Hypertension or high blood pressure is when the person has a blood pressure of more than 140/90 mmHg. Experts say that India will soon become the art disease capital of the world.

  • About 33% of urban Indians and 25% of rural Indians suffer from high blood pressure.
  • High blood pressure is considered the third most important factor for the attributable burden of disease in South Asia. ” rel=”nofollow”> Source)
  • More than 50% of death due to stroke and almost 25% of deaths due to coronary heart disease are due to high blood pressure.
  • High blood pressure is considered one of the primary causes of premature death by the World Health Organization.
  • More than one-fifth of men and an equal number of women are suffering from hypertension.
  • One in every 11 Indians is suffering from high blood pressure and related problems.
  • Women will surpass men suffering from high blood pressure by 2025.
  • Earlier, the non-controllable factors like the genetic constitution, age, and gender were responsible for susceptibility to high blood pressure. Now, modifiable risk factors like physical inactivity, diet, and stress contribute to the risk of getting hypertension.
  • Most people exhibit no symptoms, and this is why hypertension is known as the Silent Killer. Some people might experience symptoms of dizziness, nose bleeds, chest pain, and heart palpitations.
  • A sedentary lifestyle without any exercise routine increases the risk of getting problems related to high blood pressure by two times.
  • The Anatomy Of An Erection

    During sexual arousal, nerves release chemicals that increase blood flow into the penis. Blood flows into two erection chambers in the penis, which are made of spongy muscle tissue called the corpus cavernosum.

    During an erection, the corpus cavernosum fills up with blood making the penis firm. After orgasm, the muscles of the penis relax, releasing blood back into the circulation system. As a result, the erection comes down, the penis is soft and limp, and the mans urogenital system returns to its pre-arousal state.

    High blood pressure damages blood vessels, reducing blood flow throughout the body, including the penis. Hardened and narrow blood vessels make it difficult for blood to flow into the penis before intercourse.

    Erectile dysfunction can be an early warning sign of damaged blood vessels. When your blood flows naturally, you can have healthy erections. Natural arousal leads to increased blood flow to your penis causing an erection. This process becomes more difficult with high blood pressure. Slowing of blood flow in the pelvic region can make getting or maintaining an erection a challenge. This change in sexual function is sometimes a warning sign of a larger problem, prompting people to seek help.

    If you have isolated high blood pressure, but otherwise a clean bill of health, you are usually safe to take ED drugs. But if you have health complications like severe cardiovascular disease or urinary tract issues, ED drugs are usually not recommended.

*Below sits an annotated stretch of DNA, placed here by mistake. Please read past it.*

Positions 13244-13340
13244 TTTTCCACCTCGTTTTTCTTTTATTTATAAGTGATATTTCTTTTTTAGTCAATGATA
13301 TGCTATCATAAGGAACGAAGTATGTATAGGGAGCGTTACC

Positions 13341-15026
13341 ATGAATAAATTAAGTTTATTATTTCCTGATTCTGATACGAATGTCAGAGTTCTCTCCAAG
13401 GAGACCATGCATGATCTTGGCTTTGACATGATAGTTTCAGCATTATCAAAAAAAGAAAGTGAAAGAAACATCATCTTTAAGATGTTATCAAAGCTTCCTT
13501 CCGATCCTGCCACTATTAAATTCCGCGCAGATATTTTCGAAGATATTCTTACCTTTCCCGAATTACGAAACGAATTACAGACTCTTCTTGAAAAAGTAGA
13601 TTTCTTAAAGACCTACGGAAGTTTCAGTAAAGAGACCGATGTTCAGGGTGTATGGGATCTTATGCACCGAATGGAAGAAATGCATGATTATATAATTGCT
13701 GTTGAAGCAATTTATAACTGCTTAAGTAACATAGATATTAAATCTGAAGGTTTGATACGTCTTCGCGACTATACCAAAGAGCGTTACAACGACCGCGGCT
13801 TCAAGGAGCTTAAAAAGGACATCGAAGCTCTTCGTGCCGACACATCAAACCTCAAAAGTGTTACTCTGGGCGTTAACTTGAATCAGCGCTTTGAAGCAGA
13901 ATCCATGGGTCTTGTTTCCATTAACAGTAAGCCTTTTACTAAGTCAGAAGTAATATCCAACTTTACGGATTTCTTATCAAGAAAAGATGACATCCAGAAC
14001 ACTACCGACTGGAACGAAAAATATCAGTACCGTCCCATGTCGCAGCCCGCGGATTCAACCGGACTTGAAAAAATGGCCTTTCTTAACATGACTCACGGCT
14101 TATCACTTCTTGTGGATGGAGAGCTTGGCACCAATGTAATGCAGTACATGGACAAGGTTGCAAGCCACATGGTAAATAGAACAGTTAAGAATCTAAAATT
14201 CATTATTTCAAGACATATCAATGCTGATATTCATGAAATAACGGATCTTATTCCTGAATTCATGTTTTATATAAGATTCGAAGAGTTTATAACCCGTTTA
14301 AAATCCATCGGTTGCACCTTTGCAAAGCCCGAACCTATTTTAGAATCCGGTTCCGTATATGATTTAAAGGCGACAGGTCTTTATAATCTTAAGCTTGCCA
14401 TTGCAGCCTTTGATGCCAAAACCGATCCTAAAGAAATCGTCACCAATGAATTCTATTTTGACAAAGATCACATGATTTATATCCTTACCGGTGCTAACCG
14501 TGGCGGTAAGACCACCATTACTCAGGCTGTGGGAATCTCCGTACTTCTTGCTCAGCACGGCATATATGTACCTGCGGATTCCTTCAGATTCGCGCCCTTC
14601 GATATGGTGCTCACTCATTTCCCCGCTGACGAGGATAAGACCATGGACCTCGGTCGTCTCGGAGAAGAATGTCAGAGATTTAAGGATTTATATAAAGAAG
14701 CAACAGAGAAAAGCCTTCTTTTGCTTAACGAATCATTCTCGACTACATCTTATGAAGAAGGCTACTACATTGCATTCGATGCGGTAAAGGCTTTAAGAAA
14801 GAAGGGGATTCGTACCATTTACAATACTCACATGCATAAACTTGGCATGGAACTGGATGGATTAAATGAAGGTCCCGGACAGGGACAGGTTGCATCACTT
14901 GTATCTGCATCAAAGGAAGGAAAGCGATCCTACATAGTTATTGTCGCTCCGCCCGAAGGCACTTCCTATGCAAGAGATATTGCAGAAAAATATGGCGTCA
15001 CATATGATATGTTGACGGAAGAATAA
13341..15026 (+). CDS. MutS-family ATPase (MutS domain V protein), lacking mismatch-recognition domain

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    How Can I Tell If I Have High Blood Pressure

    The only way to know if you have hypertension is to have your blood pressure checked regularly.

    You will want an average of two or more readings on two or more occasions to verify if you have high blood pressure.

    You should check your blood pressure yearly and more frequently if youve had high or low blood pressure. Sometimes it helps to keep a blood pressure diary. Bring your recordings into your doctor. Dont check more than once per day, but check at variable times. One day in the morning, the next day at lunch, and the next day at dinner.

    Can You Feel Weather Symptoms In Your Bones Or In Your Head Discover Four Ways High And Low Barometric Pressure Changes Affect The Human Body

    How blood pressure works – Wilfred Manzano

    Can you feel a storm coming a mile away? Have you been told you’re a human barometer who can sense changes in barometric pressure? You’re not crazy and you’re not alone. It is possible to feel that storm coming “in your bones” – or in your head.

    “Barometric pressure is atmospheric pressure, the weight of the atmosphere,” said headache specialist Dr. Cynthia Armand during a Facebook live chat hosted by the American Migraine Foundation. “It signals and lets us know what’s going on.

    “Barometric pressure changes affect our bodies in a handful of ways. Some people may be more sensitive to weather changes than others, like people with Migraine or arthritis.

    “If there’s a fall in barometric pressure that means a storm or some kind of weather change is coming,” Dr. Armand said.

    It’s difficult to say the barometric pressure is solely responsible for extra aches, though. Weather shifts and storms come with other changes like temperature swings, rain or snow, and changes in the wind.